Saturday, October 16, 2010

Inside the cosy world of our top politicians

Having seen a brief clip, I can't wait to view the rest of "Mandelson: The Real PM". This fly-on-the-wall documentary follows Cabinet Minister's grandson Baron Mandelson in the febrile run-up to the last election. How he got away with it I'll never know.

It's made by his personal friend Hannah Rothschild, the sister of financier Nathaniel, in whose company Mandelson made his controversial visit to the yacht of Russian tycoon Oleg Deripaska, where he also bumped into Baronet's son George Osborne. All these guys must have been bantering with each other for years now, at smart parties as well as at despatch boxes. One can only be thankful that they met Deripaska because that must have been the only time that year that they'd had dinner with anyone who'd worked on a building site.

The film promises to illustrate what a narrow gene pool our top politicians are drawn from nowadays. I don't think the makers will notice but we will. As politics becomes more and more about TV it favours people who are above all things polished. During the Labour leadership election, which was contested between candidates who had all been to Oxbridge, institutions which are world class at polish, I couldn't help but wonder if David or Ed Miliband would ever have found their way to Doncaster or South Shields if they hadn't had them lined up as safe seats. Bet they're the only people from Primrose Hill to make regular visits.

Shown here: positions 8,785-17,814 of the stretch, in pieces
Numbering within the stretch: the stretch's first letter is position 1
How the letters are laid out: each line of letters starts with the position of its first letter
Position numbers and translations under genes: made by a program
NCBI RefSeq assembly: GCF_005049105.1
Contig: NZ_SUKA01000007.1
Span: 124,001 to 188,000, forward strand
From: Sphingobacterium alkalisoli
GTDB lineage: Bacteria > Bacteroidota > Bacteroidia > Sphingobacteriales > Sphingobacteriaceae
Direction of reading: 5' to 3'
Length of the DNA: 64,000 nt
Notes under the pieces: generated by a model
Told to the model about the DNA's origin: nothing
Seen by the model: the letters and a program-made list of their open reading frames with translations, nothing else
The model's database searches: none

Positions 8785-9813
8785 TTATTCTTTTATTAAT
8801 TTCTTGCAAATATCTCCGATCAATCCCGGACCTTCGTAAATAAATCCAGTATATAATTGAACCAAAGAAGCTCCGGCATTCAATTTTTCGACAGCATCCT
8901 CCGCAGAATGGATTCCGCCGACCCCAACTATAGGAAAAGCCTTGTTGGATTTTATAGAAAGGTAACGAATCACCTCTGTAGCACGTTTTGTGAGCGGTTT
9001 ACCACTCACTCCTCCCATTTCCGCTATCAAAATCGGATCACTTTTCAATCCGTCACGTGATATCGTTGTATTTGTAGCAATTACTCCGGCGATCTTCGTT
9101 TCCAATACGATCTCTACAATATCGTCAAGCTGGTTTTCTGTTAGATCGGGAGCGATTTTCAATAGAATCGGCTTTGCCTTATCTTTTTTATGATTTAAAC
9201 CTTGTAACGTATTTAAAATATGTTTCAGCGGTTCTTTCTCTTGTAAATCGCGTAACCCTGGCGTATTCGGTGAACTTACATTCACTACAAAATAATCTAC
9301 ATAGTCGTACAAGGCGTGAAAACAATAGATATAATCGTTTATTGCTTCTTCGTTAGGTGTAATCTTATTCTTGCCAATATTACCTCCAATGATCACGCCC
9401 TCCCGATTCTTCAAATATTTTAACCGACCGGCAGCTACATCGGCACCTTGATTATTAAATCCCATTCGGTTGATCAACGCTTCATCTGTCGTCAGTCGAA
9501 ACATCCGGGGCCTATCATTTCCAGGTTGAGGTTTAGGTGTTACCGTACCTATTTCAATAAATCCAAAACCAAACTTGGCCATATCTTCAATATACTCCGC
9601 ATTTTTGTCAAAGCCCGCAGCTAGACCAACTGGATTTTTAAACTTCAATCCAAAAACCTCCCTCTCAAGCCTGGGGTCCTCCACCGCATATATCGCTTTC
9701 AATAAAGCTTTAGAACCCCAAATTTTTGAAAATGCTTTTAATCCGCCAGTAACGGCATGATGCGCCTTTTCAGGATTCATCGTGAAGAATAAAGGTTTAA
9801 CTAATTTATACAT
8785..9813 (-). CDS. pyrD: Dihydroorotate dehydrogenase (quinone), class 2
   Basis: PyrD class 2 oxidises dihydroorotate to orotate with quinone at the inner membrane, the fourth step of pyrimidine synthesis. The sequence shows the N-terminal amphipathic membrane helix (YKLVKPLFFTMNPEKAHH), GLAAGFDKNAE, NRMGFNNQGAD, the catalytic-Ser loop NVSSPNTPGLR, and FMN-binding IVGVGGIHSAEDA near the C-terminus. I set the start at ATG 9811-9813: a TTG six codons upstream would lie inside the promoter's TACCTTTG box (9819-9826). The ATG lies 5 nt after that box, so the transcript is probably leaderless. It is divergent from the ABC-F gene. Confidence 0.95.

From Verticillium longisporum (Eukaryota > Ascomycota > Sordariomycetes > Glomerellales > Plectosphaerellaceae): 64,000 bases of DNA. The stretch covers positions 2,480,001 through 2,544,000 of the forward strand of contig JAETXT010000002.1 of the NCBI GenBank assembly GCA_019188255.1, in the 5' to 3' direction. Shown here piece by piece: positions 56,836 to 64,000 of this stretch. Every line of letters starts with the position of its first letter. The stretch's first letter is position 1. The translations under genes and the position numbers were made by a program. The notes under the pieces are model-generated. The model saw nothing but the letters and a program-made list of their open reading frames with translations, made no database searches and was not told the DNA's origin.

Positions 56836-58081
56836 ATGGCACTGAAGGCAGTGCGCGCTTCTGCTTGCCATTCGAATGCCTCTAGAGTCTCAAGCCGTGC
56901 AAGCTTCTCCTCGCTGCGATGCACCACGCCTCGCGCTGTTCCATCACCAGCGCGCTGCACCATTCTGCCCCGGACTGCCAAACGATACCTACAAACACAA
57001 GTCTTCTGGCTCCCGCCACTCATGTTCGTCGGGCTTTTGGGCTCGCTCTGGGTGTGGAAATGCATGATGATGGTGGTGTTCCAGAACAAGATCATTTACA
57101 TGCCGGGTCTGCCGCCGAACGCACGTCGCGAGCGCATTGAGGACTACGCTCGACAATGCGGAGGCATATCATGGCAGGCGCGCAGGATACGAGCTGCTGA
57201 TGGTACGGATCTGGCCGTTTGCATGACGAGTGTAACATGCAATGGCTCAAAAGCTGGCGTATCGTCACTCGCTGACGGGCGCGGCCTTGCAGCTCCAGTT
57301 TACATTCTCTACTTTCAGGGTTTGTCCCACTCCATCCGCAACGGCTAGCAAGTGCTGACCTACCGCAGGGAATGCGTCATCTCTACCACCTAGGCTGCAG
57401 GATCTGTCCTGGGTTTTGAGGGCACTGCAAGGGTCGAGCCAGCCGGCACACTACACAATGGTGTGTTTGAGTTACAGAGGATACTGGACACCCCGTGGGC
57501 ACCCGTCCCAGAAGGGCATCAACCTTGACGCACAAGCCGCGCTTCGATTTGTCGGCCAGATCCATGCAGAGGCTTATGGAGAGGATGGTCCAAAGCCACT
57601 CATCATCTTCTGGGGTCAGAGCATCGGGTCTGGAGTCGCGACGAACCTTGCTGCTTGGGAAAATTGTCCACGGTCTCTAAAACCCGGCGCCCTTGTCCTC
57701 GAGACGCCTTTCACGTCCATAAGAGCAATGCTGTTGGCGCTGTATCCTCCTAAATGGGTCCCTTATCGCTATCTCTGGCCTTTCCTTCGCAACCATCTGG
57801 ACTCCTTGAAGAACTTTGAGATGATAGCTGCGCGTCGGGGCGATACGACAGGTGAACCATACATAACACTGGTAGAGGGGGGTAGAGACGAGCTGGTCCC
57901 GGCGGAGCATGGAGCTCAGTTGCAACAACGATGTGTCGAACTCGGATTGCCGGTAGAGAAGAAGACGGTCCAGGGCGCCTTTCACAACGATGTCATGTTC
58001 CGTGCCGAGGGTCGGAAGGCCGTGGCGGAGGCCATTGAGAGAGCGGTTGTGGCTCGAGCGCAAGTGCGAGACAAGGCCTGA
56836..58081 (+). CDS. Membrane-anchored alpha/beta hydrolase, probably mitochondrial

1. Saw a clip of this on the review show last night. According to the reviewers Rothchild's links to PM aren't made explicit in the film which if true is poor form. But the whole interconnectedness of the press and politics is an ongoing problem. One of the things that came out from the Milliband election was that they new everyone in these circles from childhood.

  2. David Miliband enjoys a £1,500 discount (sic - the suits costs £3,000) on Ozwald Boateng suits.

    What do you think the most expensive suit you can buy in South Shields is?

    My guess is most of his constituents have to make £1,500 last all month and pay the rent and all the bills.

    But - like all the rest - he and his family live in London and go up one weekend in four.

    It's not a "constituency", it's a business trip. All expenses paid.

    Same with Ed Balls, same with Yvette Cooper, same with Ed Miliband, same with Luciana Berger...

  3. "As politics becomes more and more about TV it favours people who are above all things polished."

    Beautiful insight, David, but I think you mean "who are polished, above all things" or "who are, above all things, polished". As it stands, it's in danger of meaning the opposite.

    @Matt Tempest: "It's not a "constituency", it's a business trip. All expenses paid." Hear, hear. I've got dreadfully apathetic about party politics these last years, but observations like that still strike a chill.

  4. In the UK, journalism is behind only medicine and the law in its dominance by those of middle class origin - and its social exclusivity is getting more extreme.

    I do shifts at a national newspaper. Our office contains, at a wild guess, 150 people. One of them is black. Class origins are less obvious, of course, but judging by the accents....